# End Show © Copyright Pearson Prentice Hall Properties of Matter > Slide 1 of 26 Describing Matter Describing Matter by using extensive and intensive properties.

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End Show © Copyright Pearson Prentice Hall Properties of Matter > Slide 1 of 26 Describing Matter Describing Matter by using extensive and intensive properties 2.1 Extensive Properties are properties that depend on the amount of matter in a sample. They include mass and volume. The mass of an object is a measure of the amount of matter the object contains. The volume of an object is a measure of the space occupied by the object. Intensive properties depend on the type of matter in a sample, not the amount of matter. The hardness of a boiling ball is an example of an intensive property.

End Show © Copyright Pearson Prentice Hall Properties of Matter > Slide 2 of 26 Identifying Substances Why do all samples of a substance have the same intensive properties? 2.1 Matter that has a uniform and definite composition is called a substance. This sculpture of a falcon is made of gold. Gold is an example of a substance. Every sample of a given substance has identical intensive properties because every sample has the same composition.

End Show Slide 3 of 26 © Copyright Pearson Prentice Hall Properties of Matter > Identifying Substances A physical property is a quality or condition of a substance that can be observed or measured without changing the substance’s composition. Hardness, color, conductivity, and malleability are examples of physical properties. 2.1

End Show © Copyright Pearson Prentice Hall Properties of Matter > Slide 4 of 26 States of Matter What are three states of matter? __________________ 2.1

End Show Slide 5 of 26 © Copyright Pearson Prentice Hall Properties of Matter > States of Matter Solids A solid is a form of matter that has a definite shape and volume. 2.1

End Show Slide 6 of 26 © Copyright Pearson Prentice Hall Properties of Matter > States of Matter Liquid A liquid is a form of matter that has an indefinite shape, flows, yet has a fixed volume. 2.1

End Show Slide 7 of 26 © Copyright Pearson Prentice Hall Properties of Matter > States of Matter Gases A gas is a form of matter that takes both the shape and volume of its container. 2.1 Vapor describes the gaseous state of a substance that is generally a liquid or solid at room temperature, as in water vapor.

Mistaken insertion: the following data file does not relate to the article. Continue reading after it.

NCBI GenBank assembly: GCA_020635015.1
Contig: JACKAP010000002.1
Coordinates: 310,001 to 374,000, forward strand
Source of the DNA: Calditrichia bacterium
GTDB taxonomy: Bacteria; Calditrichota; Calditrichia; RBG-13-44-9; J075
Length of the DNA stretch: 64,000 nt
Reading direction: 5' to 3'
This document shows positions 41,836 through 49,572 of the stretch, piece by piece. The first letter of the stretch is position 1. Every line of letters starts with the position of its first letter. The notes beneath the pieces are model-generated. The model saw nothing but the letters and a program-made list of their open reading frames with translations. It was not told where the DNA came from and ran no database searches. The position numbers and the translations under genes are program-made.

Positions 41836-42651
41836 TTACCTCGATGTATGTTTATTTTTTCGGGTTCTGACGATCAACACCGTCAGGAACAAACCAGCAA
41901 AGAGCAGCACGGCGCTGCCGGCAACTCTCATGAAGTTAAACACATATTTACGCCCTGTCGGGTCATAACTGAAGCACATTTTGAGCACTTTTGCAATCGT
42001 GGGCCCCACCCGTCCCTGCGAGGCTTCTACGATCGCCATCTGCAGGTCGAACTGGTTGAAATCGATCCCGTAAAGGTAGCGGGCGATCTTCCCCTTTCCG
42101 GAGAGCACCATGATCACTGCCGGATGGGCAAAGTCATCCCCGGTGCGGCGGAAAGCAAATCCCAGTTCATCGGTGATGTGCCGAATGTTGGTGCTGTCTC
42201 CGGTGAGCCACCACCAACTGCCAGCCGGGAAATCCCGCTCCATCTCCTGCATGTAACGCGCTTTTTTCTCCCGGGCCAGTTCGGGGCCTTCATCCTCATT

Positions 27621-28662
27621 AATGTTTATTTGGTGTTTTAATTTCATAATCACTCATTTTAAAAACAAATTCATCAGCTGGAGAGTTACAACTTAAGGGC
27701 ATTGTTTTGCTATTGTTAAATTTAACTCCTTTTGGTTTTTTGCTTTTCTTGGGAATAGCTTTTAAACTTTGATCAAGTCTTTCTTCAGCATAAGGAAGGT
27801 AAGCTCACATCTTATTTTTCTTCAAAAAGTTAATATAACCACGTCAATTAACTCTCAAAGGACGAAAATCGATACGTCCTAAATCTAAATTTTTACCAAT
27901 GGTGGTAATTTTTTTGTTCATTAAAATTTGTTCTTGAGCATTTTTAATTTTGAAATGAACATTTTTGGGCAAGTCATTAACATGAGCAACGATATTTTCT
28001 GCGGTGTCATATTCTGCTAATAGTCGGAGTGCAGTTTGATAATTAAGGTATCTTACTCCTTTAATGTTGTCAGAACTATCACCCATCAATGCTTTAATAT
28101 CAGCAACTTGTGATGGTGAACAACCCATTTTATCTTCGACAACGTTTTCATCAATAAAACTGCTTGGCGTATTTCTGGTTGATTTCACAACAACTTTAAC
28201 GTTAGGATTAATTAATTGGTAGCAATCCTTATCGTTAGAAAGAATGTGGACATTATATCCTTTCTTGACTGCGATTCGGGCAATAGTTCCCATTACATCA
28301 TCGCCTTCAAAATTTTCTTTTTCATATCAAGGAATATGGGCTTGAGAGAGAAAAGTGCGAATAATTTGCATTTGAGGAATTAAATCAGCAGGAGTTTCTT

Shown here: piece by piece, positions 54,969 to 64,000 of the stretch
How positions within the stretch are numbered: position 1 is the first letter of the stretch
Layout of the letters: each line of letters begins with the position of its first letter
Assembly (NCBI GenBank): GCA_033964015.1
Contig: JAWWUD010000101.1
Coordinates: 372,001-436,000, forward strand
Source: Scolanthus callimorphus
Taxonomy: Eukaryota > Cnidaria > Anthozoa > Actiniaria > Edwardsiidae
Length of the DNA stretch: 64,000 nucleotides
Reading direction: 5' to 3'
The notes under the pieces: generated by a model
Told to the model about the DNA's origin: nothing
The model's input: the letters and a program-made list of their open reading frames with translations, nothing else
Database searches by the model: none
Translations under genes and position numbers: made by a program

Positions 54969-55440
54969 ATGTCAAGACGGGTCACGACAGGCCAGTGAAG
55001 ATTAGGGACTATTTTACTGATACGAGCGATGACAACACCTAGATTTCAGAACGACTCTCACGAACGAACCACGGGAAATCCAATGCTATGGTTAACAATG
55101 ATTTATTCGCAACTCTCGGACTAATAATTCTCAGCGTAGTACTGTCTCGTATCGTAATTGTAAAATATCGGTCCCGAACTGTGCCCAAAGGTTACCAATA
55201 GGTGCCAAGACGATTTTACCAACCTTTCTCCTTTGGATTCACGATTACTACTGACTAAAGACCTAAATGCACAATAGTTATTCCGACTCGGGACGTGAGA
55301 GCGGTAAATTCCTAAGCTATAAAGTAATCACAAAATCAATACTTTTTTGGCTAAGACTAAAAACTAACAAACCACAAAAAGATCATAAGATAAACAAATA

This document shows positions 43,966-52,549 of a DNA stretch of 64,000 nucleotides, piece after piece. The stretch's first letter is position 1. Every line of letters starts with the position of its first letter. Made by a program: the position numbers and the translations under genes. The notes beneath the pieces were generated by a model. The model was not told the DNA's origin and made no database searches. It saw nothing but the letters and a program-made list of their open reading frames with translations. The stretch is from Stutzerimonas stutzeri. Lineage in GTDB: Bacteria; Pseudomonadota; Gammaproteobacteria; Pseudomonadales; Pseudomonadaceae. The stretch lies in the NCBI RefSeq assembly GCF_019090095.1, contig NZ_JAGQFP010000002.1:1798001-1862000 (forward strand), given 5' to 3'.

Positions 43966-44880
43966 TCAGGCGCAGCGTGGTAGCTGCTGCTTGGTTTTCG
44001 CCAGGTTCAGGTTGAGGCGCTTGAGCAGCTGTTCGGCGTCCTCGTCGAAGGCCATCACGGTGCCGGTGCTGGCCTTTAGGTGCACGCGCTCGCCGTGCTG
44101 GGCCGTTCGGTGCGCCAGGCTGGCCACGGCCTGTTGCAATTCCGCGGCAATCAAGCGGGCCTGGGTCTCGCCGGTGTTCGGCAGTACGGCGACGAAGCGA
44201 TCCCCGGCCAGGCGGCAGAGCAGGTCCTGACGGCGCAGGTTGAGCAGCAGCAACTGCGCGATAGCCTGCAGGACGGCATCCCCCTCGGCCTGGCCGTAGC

End Show © Copyright Pearson Prentice Hall Properties of Matter > Slide 8 of 26 Physical Changes How can physical changes be classified? 2.1

End Show Slide 9 of 26 © Copyright Pearson Prentice Hall Properties of Matter > Physical Changes During a physical change, some properties of a material change, but the composition of the material does not change. As gallium melts in a person’s hand, the shape of the sample changes, but the composition of the material does not change. 2.1

End Show Slide 10 of 26 © Copyright Pearson Prentice Hall Properties of Matter > Physical Changes Physical changes can be classified as reversible or irreversible. All physical changes that involve a change from one state to another are reversible. Cutting hair, filing nails, and cracking an egg are examples of irreversible physical changes. 2.1

End Show © Copyright Pearson Prentice Hall Slide 11 of 26 Section Quiz -or- Continue to: Launch: Assess students’ understanding of the concepts in Section 2.1 Section Quiz. 2.1.

© Copyright Pearson Prentice Hall Slide 12 of 26 End Show 1.Which of the following would be described as an extensive property of matter? a.temperature b.color c.mass d.hardness 2.1 Section Quiz.

© Copyright Pearson Prentice Hall Slide 13 of 26 End Show 2.1 Section Quiz. 2.Which properties can be observed without changing the composition of a substance? a.all properties of a substance b.intensive properties c.chemical properties d.physical properties

© Copyright Pearson Prentice Hall Slide 14 of 26 End Show 2.1 Section Quiz. 3.Match the states of matter with the following descriptions: (1) takes the volume and shape of its container (2) has a definite shape and volume (3) has a definite volume but an indefinite shape a.(1) liquid, (2) solid and (3) gas b.(1) gas, (2) solid, and (3) liquid c.(1) gas, (2) liquid, and (3) solid

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